It’s not often that you hear someone express gratitude for a kick in the ass. If you’re a leader just starting out, or someone who has made a career of leading others, you may be in need of a swift one. As you begin to heal from the sting, and your ego returns to its right size, you’ll be writing “thank you” notes to the ones who delivered it.
All leaders worth their salt will get a psychological kick in the rear end eventually. It is a critical and inevitable part of the leadership experience.
Why Do I Need a Kick?
At some point, every leader is confronted with the reality that his or her leadership is seriously and substantially flawed. In my book, A Leadership Kick in the Ass, I stress that it is at this precise moment when a leader faces a choice: learn and grow or remain blindly loyal to ignorance. All leaders worth their salt will get a psychological kick in the rear end eventually. It is a critical and inevitable part of the leadership experience. Choosing to learn from it requires exploring the leader you’ve become and clarifying the leader you want to be. It also involves suffering through temporary embarrassment and insecurity. As the renowned psychologist, Carl Jung said, “There is no coming into consciousness without pain.”
Some leaders refuse to accept any culpability when they get kicked, choosing to double down on their conviction that their way of leading is “right,” regardless of how the people they’re leading respond to their leadership. They view the kick not as a learning experience to embrace, but as an insult to reject.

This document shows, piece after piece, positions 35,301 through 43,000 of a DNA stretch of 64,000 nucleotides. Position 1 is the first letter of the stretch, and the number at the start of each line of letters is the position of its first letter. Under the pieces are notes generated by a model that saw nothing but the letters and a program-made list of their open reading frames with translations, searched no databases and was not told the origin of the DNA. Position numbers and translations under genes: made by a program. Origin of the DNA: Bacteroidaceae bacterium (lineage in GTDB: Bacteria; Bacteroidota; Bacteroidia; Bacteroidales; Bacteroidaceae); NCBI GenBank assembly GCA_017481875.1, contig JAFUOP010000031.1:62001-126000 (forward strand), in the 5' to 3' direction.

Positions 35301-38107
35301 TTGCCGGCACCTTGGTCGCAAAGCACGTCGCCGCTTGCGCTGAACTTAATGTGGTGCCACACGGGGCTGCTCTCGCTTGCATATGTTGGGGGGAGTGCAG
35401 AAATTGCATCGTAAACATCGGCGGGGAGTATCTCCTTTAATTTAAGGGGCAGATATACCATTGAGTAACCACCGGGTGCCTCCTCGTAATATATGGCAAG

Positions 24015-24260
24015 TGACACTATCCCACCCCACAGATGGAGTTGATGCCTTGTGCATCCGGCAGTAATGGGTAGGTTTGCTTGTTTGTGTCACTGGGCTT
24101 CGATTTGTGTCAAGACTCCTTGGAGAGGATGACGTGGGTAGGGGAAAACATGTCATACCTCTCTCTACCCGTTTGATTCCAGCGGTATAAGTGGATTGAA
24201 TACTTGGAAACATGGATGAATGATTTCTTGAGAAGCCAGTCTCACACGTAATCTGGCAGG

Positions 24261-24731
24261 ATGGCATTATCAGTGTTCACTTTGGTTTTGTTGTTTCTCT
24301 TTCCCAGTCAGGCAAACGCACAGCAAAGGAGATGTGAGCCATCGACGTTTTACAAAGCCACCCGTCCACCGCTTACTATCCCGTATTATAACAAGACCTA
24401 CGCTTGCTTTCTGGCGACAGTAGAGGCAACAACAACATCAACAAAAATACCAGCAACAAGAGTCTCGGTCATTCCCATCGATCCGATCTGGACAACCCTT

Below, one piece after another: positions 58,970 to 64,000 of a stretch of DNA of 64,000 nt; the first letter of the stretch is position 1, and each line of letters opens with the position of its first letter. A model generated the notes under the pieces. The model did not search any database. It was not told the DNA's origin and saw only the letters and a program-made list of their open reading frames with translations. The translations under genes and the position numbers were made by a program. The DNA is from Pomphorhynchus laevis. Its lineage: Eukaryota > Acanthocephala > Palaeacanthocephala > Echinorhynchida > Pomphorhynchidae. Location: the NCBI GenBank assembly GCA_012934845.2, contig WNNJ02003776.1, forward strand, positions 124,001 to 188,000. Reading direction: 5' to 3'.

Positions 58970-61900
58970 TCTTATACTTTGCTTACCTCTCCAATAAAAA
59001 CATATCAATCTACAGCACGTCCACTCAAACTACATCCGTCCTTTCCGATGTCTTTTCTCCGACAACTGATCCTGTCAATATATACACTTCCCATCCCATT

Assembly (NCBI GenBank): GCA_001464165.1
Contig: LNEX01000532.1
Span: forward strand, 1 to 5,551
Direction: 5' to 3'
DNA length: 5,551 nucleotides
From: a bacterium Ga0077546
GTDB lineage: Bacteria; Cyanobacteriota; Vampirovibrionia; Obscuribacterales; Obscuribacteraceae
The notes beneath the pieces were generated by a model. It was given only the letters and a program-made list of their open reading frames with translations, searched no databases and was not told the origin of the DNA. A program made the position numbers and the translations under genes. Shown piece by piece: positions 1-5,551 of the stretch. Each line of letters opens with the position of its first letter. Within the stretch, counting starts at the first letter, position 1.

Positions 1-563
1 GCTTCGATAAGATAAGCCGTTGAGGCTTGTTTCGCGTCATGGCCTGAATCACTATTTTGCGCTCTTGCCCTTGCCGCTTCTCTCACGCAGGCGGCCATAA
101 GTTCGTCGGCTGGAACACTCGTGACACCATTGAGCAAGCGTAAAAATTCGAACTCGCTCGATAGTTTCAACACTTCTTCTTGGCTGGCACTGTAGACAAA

So Where’s the Gratitude?
How leaders deal with, or fail to deal with, butt-kick moments will make all the difference toward their future effectiveness, impact, and well-being as leaders. In fact, a good old fashion kick in the tail can be the turning point in one’s career — the moment at which a leader stops swimming against the tide of her limitations.
Ass-kick moments are important because they can make you set aside a false leadership identity so that a more genuine and grounded identity can emerge.
These stark and startling moments can rattle your confidence to the core, often provoking serious thoughts of rejoining the nonleader ranks or quitting altogether. But these moments can also be the starting point where you assess your strengths, clarify your values, and develop an authentic and true leadership voice and style.
Ass-kick moments are important because they can make you set aside a false leadership identity so that a more genuine and grounded identity can emerge. These events have the potential to inspire what I call transformative humiliation* and when that transformation happens, you’ll be more respectful of yourself and those around you. Thus, your leadership experiences preceding the kick are just a prelude to the real leadership story that begins afterward.
When you get kicked, you have the opportunity to wipe yourself off, straighten yourself out, and lead with integrity. It’s a second (or third) chance to hone your skills and gain experiential humility while on the job. If that doesn’t give you an overwhelming sense of gratitude, I suggest taking your kicked butt out the door and on to another profession. Because let’s be honest, you were never meant to be a leader, were you?
*Transformative humiliation refers to the positive behavioral change that results from experiences that are embarrassing, leveling, and painful. Properly navigated, such experiences can cause you to become more grounded, real, and humble, resulting in a leadership style and approach that are uniquely your own. Transformative humiliation is often the entry point for genuine humility and positive leadership change.